The modern dadapilan now is almost the same though the trunks were replaced by iron (as seen in the photo).

Though sugarcane farming still exist but very few dadapilan now exist. Some are still being used in extracting the juice but mostly now are made into fine furniture like tables, chairs, cabinets and display item.

Farmers now are using modern juice extractor powered by electricity.

The process of extracting of sugarcane is called panagdapil. 

Ilocano’s of Ilocos Sur have the products from sugarcane like suka or sukang-iloko, basi or sugarcane wine, balikutsa or sugarcane candy, tagapulot or moskovado and many more. Each of the product have their own process to make the product.

Some delicacies are made with the help of the sugarcane.

Dadapilan is a tradition to Ilocano. This has been here long time ago and have been part of its history. If could be a synonym to ilocano culture.

There would be no sugarcane if the dadapilan didn’t existed. And as long as dadapilan existed in the lawn and field of the farmer, sugarcane industry will continue. And the life of Ilocandia will stay as sweet as the way it used to be.#

House Of Salt

house of salt

Commonly made from coconut leaves, rice stalks and bamboos, the saltmakers of Ilocandia uses this bahay kubo for the production of salt. It is so common along the seashore in Ilocandia when the residents cooked salt from the saltwater. The granules are so pure white and with naturally iodine content salt. The house is also the best shed of the saltmakers against the extreme heat of the sun.###

How Important Almiris In The Kitchen?

The craft of San Esteban, Ilocos Sur called almiris (mortar and pestle)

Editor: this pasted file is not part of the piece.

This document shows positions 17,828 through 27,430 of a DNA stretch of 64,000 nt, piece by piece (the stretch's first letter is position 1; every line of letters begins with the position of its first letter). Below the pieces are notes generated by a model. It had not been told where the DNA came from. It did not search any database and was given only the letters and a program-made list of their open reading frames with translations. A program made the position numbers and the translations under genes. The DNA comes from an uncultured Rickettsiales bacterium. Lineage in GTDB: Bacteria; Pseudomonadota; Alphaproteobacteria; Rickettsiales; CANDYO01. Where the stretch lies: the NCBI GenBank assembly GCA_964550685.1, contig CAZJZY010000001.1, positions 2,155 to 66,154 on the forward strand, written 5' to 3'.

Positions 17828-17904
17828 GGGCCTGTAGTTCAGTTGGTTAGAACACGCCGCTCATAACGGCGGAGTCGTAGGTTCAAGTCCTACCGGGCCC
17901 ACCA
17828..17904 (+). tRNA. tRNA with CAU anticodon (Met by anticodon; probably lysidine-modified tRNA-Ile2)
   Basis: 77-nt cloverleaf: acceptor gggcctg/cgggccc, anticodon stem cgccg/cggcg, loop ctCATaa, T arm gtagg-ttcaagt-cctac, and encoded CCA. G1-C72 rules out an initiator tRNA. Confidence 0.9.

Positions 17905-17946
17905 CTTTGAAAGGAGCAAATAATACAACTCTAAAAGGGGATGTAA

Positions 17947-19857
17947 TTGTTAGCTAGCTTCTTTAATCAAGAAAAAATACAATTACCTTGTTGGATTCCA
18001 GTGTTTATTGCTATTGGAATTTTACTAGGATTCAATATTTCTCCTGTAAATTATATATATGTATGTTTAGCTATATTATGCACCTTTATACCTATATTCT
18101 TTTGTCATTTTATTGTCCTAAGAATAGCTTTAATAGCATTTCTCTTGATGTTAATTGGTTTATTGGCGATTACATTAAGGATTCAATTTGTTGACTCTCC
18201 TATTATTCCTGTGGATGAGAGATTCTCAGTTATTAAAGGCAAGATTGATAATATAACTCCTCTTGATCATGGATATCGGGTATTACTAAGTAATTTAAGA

The craft of San Esteban, Ilocos Sur called almiris (mortar and pestle)

Dish is more delicious when ingredients are done with almiris.  Ingredients like pepper, garlic, lemon grass, and other kinds of kitchen condiments that need to be crush, squeeze and pulverize.

This is what we called almiris or mortar and pestle.  Ilocano prefer to use stone rather than plastic, wood mortar and pestle.  We believed that ingredients done in almiris bring out the true taste of the food.

Continue reading “How Important Almiris In The Kitchen?”

Vigan City; Carbao and Boklan Festival

Kas kunada, its better late than never. Its only now that i find my time to post some of the pictures i took during Vigan City’s Binatbatan Festival.  Opppss, before my writing dominated the pictures, here they are now.

Painted Carabao with a message saving mother earth

A carabao painted in blue advocating stop illegal fishing and the carriage with bahay kubo and a tree with a message preserving mother nature.

First prize winner in Boklan contest

A mother and a child planting a tree in the heart of Vigan City. The two guys make it to bagged the top prize. Boklan is an art arranging seeds into a beautiful image with a message that can touch the heart.

Continue reading “Vigan City; Carbao and Boklan Festival”

Ti Abel-Iluko Iti Caoayan, Ilocos Sur

Salaysay ni: Mancielito Tacadena

Sumagmamano a produko nga abel (ladawan: Frankie Frio ken Kelly Ferido)

Maysa kadagiti ipampannakkel a produkto ti Kailokuan ti aramidda a tela nga aw-awaganda iti Abel-Iluko.

Manipud pay idi punganay, talaga a natibker dagiti naabel a binakol nga ules, sinamay a moskitero ken dadduma pay a pagimeng a pagaayat nga usaren dagidi appotayo a lallakay ken babbaket.

Kas man naiyabel metten iti biag ni Ilokano ti panagusarna iti tela a napartuat babaen ti manu-mano a panagtitipon kadagiti no mano a bilang ti sag-ot tapno mabukel a tela.

No damom ti makakita iti umaabel, masdaawka la ketdi iti napartak a panagkuti dagiti imana nga agsinsinnublat a mangsippaw iti kartilia a nakaiputipotan dagiti sag-ot. Lalo la ngaruden no maimatangam ti kumpas dagiti sakana nga agdangdanggay a mangbaddek iti kasla pedal ti pagablan.

Continue reading “Ti Abel-Iluko Iti Caoayan, Ilocos Sur”